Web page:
Weekend storms could be a mixed blessing for crews battling California’s largest wildfire Sunday.
As record-breaking, and potentially destructive, flames ripped across California’s wine country on Thursday, firefighters are bracing for the possibility of the worst fires of the summer season.
The winds forecast for Sunday could be a “hindrance” to efforts to contain the flames, according to Cal Fire.
“The worst case scenario would be very dangerous winds associated with a storm,” Los Angeles Fire Capt. Jeff Hall, commander of the local fire department’s main fire dispatch center, said in a statement. “These winds may force fire lines to break containment lines, making it more difficult to fight fires as the fire spreads.”
A severe weather outlook for Sunday shows a 70 percent chance of thunderstorms to develop from southern California to northern Arizona, with winds gusting up to 50 mph, according to the National Weather Service. The storm could be accompanied by scattered showers and thunderstorms, with isolated thunderstorms up to 2 inches across.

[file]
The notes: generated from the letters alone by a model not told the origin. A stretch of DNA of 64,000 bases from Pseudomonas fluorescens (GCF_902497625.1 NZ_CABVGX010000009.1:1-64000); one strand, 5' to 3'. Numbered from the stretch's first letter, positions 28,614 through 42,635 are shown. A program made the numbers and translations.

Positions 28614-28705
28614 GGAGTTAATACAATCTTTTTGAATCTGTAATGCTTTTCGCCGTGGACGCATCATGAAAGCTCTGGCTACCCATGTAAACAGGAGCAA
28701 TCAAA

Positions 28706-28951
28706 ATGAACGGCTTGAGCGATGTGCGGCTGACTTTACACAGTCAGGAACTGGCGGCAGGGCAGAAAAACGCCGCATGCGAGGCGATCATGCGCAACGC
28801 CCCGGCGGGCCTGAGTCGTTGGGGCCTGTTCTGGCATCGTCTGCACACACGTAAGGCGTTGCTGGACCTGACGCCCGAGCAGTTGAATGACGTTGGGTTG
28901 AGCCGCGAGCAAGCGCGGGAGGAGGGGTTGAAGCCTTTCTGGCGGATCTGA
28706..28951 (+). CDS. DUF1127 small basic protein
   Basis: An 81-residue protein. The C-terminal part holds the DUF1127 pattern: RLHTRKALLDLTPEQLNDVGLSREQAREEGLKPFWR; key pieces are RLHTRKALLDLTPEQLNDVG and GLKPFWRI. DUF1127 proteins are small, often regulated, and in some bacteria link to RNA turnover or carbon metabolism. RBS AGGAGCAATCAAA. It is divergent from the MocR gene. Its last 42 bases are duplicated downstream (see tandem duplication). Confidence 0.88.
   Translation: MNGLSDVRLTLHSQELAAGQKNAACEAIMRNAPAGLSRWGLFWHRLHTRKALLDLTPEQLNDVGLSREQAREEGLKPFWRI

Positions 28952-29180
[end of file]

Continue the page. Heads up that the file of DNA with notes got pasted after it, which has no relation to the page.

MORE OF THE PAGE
While firefighters on the front lines are worried about the winds, it could have minimal impact to crews on the back lines battling the flames and helping to protect the communities from the flames.
“As the fires continue to grow, they will get more intense and this might not be the worst, but it’s certainly going to be intense,” Hall said. “The wind is definitely going to be a hinderance, but we’ll do all we can to defend the line. In the end, we will protect all of the communities and the entire way up the Sierra foothills.”
Los Angeles firefighters have been battling a major wildfire burning through the hills of the city for nearly a week. They’ve been fighting the Thomas Fire, named for the Thomas Fire Lookout fire in downtown Los Angeles, since the flames first began igniting early July 4.
The fire is the largest in California’s history, and officials said at least 30 people have been killed, destroyed homes and businesses, and destroyed about 7,